Susan Langdon, CEO of the Toronto Fashion Incubator, has given Canadian fashion designers a springboard to success and 30 global cities a winning pattern to follow.
A model strides down the catwalk dressed in glamorous Canadian-designed swimwear layered under flowing chiffon. Another follows in an oversized coat woven from recycled saris, and then a show-stopping black gown makes an appearance, raising gasps from the audience.
In the front row, Susan Langdon, executive director of the Toronto Fashion Incubator (TFI), wears an admiring expression, like a proud mother watching her child’s first recital. Seeing others succeed motivates her, especially when they’re young designers whom she has mentored.
“When you see aspiring young people come to TFI and they are just trying to get a foothold in the industry, but then in a year they are making sales and two years later their fashions are in trade shows around the world, and then they’re winning competitions, that’s extremely rewarding. Because I know that TFI has played a huge part in their careers and success,” shares Langdon.
For 20 years, Langdon has had an active role at the Incubator, a non-profit business centre that nurtures new creative talent. TFI’s headquarter operates as a cooperative, funded by a small government grant and corporate sponsors. It provides new designers, recent grads from fashion programs, with shared access to the tools of the trade, including industrial sewing machines, pattern-making equipment, and cut-rate studio space.
TFI’s runway show is a prestigious national competition known as NEW LABELS. Each year a select few up-and-coming Canadian designers show off their collections with hopes of winning the grand prize: a substantial monetary award, press coverage and a professional look book.
There’s room in the fashion business, especially for individuals who are talented, persevering, and disciplined, asserts Langdon, and so a key component of TFI is mentorship — equipping young designers with a business sense and contacts in the industry.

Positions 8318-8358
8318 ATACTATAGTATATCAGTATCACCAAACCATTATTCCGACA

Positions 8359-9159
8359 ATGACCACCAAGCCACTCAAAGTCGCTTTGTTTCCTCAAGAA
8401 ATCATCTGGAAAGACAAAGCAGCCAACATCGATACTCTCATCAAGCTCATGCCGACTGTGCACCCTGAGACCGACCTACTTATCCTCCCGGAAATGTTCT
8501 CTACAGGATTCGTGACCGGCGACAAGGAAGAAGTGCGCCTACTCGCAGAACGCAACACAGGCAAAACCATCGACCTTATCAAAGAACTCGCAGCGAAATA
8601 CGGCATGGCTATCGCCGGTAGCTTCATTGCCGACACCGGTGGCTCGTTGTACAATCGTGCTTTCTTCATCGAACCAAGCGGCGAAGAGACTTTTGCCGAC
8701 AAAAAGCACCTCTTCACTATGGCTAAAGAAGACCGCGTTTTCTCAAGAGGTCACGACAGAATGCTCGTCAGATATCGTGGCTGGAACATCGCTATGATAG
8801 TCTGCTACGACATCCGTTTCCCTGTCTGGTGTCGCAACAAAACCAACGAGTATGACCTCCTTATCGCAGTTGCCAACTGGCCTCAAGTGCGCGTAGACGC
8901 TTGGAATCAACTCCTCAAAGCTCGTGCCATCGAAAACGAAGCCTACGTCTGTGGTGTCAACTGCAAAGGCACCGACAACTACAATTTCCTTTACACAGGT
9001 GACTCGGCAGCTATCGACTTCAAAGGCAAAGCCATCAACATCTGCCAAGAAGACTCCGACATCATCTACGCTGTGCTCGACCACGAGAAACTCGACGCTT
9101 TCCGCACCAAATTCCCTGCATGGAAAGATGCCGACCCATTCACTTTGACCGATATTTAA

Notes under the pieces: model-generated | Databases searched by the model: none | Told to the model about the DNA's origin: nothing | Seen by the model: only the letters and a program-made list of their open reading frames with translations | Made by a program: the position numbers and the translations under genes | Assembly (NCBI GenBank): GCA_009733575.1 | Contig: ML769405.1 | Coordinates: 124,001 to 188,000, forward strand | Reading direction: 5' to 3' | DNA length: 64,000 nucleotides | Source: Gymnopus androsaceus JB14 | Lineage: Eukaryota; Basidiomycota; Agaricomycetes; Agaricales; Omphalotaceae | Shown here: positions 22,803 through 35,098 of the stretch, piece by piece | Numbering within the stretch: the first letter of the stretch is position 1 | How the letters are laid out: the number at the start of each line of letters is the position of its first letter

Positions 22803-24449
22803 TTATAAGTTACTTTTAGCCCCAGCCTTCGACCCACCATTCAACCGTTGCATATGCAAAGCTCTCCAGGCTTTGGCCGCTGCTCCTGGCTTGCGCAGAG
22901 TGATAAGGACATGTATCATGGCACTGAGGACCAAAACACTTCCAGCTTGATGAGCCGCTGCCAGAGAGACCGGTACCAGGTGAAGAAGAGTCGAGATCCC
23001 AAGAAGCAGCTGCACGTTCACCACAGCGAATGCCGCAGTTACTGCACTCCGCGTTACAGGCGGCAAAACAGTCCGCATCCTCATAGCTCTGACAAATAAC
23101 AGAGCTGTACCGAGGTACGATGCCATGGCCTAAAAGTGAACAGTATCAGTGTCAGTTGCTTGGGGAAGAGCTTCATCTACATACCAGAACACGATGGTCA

“In the fashion world the business day doesn’t end at five-o’clock,” muses Langdon. “They contact me 24/7 for advice, asking me to review emails, help them with business plans and mentoring them through workshops on how to create a portfolio of sample outfits, which will have a unique design point of view and capture the interest of judges or buyers.”
A Ryerson fashion graduate herself and a seasoned designer having worked her way up from fashion houses to launching her own line of evening wear in the 1980s, Langdon can identify with the dreams of these young designers.
Her own childhood gave her unique insight into the business — her mother was a garment worker and her dad owned a dry-cleaning shop on the east end of Toronto. She learned to sew at a young age and would admire the gorgeous dresses seemingly forgotten in her father’s shop.
“One day he came home with a box of ‘50s-style prom dresses, reminiscent of Cinderella gowns made of silk organza, cascading layers of tulle netting and cinched waists. We had so much fun playing dress up and were the envy of our neighbourhood.”